Credit: U.S. Army
Military housing contractor at Fort Gordon draws fire at U.S. Senate hearing
One of the nation’s leading providers of privatized military housing is failing to make needed repairs and respond to environmental hazards inside homes at Fort Gordon, witnesses told a U.S. Senate hearing Tuesday.
A former resident of the Army base near Fort Gordon described how his daughter suffers from a dangerous form of dermatitis brought on by exposure to mold while her family was living in a home built by Balfour Beatty Communities.
“Her skin, once youthful and supple, is now reptilian in nature,” Capt. Samuel Choe told members of the Senate’s Permanent Subcommittee on Investigations, chaired by Sen. Jon Ossoff, D-Ga. “This is a potential lifelong condition and a potential fatal condition. … How do you explain to an 8-year-old child why she should have to endure something like that?”
The committee launched an investigation into the condition of privatized military housing at Fort Gordon and Sheppard Air Force Base in Texas after Ossoff visited families housing at Fort Gordon last year.
“The stories that I heard shocked me,” he said. “I heard stories about maintenance requests that were ignored, maintenance requests that were never followed up on — not just routine maintenance, but maintenance that impacted the health and safety of our service members and their families living in their homes.”
Balfour Beatty, a multinational company based in the United Kingdom, operates more than 43,000 on-base homes at 55 military bases in 26 states serving about 150,000 residents. The company pleaded guilty last December to committing major fraud against the U.S. government from 2013 to 2019 by falsifying work orders and was ordered to pay $65.4 million in fines and restitution.
But an eight-month investigation by the Senate subcommittee at the two bases released Tuesday to coincide with the investigation revealed Balfour Beatty has continued the same practices that led to the guilty plea, including ignoring or delaying responses to urgent requests from military families to address conditions such as mold and leaking roofs.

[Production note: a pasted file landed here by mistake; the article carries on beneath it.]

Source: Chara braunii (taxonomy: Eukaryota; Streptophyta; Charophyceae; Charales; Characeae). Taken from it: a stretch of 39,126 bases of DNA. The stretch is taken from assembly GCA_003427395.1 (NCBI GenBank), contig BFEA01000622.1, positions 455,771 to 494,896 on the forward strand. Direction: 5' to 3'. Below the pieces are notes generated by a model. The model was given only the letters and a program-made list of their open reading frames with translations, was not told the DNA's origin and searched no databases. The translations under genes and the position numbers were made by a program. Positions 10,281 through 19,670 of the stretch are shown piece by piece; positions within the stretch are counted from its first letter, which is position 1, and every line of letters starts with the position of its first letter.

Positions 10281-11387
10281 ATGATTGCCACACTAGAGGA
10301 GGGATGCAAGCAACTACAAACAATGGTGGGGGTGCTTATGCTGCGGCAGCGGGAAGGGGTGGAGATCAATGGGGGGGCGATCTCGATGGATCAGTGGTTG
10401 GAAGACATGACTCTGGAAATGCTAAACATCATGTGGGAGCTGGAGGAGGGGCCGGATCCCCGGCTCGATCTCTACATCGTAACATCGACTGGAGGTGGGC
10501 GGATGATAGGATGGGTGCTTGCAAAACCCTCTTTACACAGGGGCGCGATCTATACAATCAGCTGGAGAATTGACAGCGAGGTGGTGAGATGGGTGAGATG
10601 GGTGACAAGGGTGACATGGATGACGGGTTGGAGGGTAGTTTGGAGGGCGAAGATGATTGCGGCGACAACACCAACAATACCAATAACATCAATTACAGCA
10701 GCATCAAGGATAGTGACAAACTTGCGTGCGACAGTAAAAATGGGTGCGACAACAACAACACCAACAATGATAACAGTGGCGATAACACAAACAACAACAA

Rachel Christian, cofounder of the organization Armed Forces Housing Advocates, said the problem exists at military bases across the country.
“I have seen mold, lead, asbestos and raw sewage improperly handled,” she said.
“Military families make sacrifices every day,” added Jana Wanner, who spent two stints living at Fort Gordon with her husband, a sergeant 1st class, and two children. “A safe home should not be one of them.”
Richard Taylor, president of facility operations, renovation and construction at Balfour Beatty, defended the company before the subcommittee. He said Balfour Beatty has instituted changes since the guilty plea, including putting in place a formal process for resolving complaints.
“The overwhelming majority of our residents are happy with the homes we provide,” Taylor said. “We’re not perfect. We understand what our shortcomings are, and we’ve taken action to correct our deficiencies.”
But Ossoff hammered away at the subcommittee’s findings that Balfour Beatty has continued to draw complaints even after entering the guilty plea.
“Why should a company convicted of major criminal fraud against the United States government remain in a position of trust?” Ossoff asked Taylor. “Why should we believe your assurances?”
Christian suggested ending the military’s partnership with Balfour Beatty would be the only way to ensure the health and safety of military families.
This story comes to GPB through a reporting partnership with Capitol Beat News Service, a project of the Georgia Press Educational Foundation.